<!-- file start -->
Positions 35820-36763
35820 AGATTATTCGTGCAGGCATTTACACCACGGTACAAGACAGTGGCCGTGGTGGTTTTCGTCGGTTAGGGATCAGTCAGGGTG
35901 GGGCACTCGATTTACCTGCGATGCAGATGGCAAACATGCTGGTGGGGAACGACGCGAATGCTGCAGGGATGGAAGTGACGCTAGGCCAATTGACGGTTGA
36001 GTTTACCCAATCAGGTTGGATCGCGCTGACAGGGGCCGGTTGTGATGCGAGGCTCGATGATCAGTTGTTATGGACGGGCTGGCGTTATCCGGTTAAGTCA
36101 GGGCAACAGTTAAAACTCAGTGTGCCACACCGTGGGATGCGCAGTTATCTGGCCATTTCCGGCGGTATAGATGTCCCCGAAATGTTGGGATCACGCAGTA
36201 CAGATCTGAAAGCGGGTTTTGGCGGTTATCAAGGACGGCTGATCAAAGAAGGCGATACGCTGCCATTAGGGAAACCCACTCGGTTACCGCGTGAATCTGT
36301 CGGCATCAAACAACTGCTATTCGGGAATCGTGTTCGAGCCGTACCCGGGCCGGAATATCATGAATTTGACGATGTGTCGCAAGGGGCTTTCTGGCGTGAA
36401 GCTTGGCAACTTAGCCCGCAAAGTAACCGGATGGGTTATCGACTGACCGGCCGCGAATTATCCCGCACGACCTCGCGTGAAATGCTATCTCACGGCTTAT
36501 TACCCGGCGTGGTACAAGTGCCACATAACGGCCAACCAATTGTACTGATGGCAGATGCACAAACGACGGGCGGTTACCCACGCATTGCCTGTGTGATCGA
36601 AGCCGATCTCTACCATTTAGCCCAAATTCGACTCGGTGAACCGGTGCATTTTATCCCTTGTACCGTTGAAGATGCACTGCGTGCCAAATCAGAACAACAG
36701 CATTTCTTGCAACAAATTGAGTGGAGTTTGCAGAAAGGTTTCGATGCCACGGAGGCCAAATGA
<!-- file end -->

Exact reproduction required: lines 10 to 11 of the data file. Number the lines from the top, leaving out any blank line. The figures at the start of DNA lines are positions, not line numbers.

36601 AGCCGATCTCTACCATTTAGCCCAAATTCGACTCGGTGAACCGGTGCATTTTATCCCTTGTACCGTTGAAGATGCACTGCGTGCCAAATCAGAACAACAG
36701 CATTTCTTGCAACAAATTGAGTGGAGTTTGCAGAAAGGTTTCGATGCCACGGAGGCCAAATGA